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Effectiveness of fuel treatments at the landscape scale: State of understanding and key research gaps

September, 2019

Picture of a partially clear-cut forest hillside with some beetle killed areas.
Plantations and their influence on Wildfire at the landscape.

There is widespread interest in understanding the effectiveness of fuel treatments in mitigating the trajectory of wildfire suppression costs and how their effectiveness and longevity can be extended over large areas and landscapes. To date, there have been several studies that used a modeling approach to evaluate fuel treatment effectiveness at the landscape scale. However, empirical studies at this scale are rare because landscape-scale fuel treatment strategies have not been fully implemented or wildfires have not burned through implemented landscape fuel treatments. A thorough evaluation of what is currently available in the literature and lessons learned from forest and rangeland managers has not yet been conducted.

We propose to

  1. Assess the scientific literature, (including refereed and peer-reviewed papers, reports, white papers, and proceedings) using a systematic review and synthesis. This work will summarize and evaluate the state of knowledge regarding fuel treatments conducted at the landscape scale (greater than 10,000 acres); practices regarding fuel treatment design and implementation, and the availability and robustness of effectiveness metrics that inform why and what makes fuel treatments effective.
  2. Interview managers involved in fuel treatment planning, implementation and interweave the literature and practices to provide insights that could inform fuel treatment prioritization, planning, management, or policies, specifically related to landscape scale fuel treatments.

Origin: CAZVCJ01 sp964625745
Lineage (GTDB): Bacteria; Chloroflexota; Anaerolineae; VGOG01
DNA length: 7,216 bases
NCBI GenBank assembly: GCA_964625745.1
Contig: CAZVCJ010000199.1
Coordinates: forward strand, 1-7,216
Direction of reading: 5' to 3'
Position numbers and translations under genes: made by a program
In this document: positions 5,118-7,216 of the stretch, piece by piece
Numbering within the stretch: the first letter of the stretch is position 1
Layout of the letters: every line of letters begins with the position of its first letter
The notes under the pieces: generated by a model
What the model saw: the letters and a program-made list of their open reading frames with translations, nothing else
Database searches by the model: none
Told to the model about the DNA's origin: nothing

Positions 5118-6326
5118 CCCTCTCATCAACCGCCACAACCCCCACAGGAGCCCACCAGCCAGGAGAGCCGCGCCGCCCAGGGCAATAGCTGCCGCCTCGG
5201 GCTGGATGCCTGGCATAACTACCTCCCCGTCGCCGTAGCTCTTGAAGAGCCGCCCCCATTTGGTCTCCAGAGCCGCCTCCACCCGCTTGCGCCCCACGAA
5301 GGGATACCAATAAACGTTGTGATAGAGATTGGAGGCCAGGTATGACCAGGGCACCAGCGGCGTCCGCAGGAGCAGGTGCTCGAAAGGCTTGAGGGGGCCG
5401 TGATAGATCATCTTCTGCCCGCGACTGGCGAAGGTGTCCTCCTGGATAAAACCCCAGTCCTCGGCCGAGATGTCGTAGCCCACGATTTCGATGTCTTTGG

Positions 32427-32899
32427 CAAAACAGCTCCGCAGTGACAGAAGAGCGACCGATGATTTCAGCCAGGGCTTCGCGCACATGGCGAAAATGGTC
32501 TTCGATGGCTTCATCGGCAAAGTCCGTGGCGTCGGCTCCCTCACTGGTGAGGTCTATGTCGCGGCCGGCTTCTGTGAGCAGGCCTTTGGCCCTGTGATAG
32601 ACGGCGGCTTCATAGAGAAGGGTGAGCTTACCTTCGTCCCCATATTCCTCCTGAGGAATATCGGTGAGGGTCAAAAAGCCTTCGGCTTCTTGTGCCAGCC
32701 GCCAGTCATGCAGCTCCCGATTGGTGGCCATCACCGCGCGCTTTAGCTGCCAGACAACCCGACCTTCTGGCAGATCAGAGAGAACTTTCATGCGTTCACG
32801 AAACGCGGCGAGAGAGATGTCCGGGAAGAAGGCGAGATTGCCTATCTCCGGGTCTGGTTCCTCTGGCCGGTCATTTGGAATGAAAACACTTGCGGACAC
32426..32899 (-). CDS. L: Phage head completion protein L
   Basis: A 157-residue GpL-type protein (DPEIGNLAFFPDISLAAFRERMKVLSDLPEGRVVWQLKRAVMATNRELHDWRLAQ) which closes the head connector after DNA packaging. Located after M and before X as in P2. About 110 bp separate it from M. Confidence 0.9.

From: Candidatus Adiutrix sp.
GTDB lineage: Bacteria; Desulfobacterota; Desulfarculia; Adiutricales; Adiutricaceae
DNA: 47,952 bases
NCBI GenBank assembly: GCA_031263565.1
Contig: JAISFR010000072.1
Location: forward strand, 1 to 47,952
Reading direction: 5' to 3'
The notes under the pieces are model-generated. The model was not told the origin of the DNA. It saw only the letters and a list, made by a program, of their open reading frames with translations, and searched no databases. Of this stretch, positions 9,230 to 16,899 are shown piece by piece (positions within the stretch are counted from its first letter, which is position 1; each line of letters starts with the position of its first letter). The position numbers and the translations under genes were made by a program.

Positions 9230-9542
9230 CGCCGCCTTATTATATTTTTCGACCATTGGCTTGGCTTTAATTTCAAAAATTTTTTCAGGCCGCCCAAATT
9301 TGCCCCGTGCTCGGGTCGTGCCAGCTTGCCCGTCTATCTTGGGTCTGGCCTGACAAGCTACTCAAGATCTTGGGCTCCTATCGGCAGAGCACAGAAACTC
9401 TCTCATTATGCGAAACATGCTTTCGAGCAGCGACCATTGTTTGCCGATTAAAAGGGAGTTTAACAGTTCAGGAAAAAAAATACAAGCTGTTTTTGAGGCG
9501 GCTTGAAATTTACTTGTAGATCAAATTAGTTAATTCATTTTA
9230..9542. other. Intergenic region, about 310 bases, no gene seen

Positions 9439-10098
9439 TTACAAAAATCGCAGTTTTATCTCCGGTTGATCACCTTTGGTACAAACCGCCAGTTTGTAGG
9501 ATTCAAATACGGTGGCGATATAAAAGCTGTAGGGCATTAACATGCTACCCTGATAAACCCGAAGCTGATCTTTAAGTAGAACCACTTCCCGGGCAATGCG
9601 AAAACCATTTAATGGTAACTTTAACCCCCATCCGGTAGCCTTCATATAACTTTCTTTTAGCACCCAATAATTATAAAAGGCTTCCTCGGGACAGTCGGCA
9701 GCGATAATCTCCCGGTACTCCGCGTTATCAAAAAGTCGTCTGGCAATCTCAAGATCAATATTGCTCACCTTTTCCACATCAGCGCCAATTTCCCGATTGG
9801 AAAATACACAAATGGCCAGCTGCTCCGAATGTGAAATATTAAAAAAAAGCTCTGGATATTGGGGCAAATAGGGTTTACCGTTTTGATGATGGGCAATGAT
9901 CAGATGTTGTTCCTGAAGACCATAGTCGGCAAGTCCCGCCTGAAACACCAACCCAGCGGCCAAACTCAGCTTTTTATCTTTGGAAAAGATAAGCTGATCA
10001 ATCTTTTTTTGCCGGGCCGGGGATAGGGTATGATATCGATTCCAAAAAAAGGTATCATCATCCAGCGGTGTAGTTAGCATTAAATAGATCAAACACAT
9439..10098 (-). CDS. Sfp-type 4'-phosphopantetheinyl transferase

3. Applying the outcomes learned from the literature review and interviews, identify key science gaps and research needs.

Key Findings

How do landscape fuel treatments:

  • Mitigate adverse effects of wildfire
  • Facilitate the application of prescribed fires
  • Inform manager and policy-maker decisions on how to design, deploy, prioritize, and measure effectiveness of fuel treatments at the landscape scale.


From the literature synthesis and manager interviews, the team will develop a research agenda/strategy for fuel treatment effectiveness. The strategy will include identification of primary knowledge gaps, a research strategy to overcome these shortcomings, and recommendations for moving fuel treatment planning to application

Project Contact: 

Principal Investigators:
J. Morgan Varner - PNW
Joseph 0’Brien - SRS
Shawn McKenny - RMRS, Fire Effects Information System

Research Staff:
Funding Contributors:
Joint Fire Sciences Program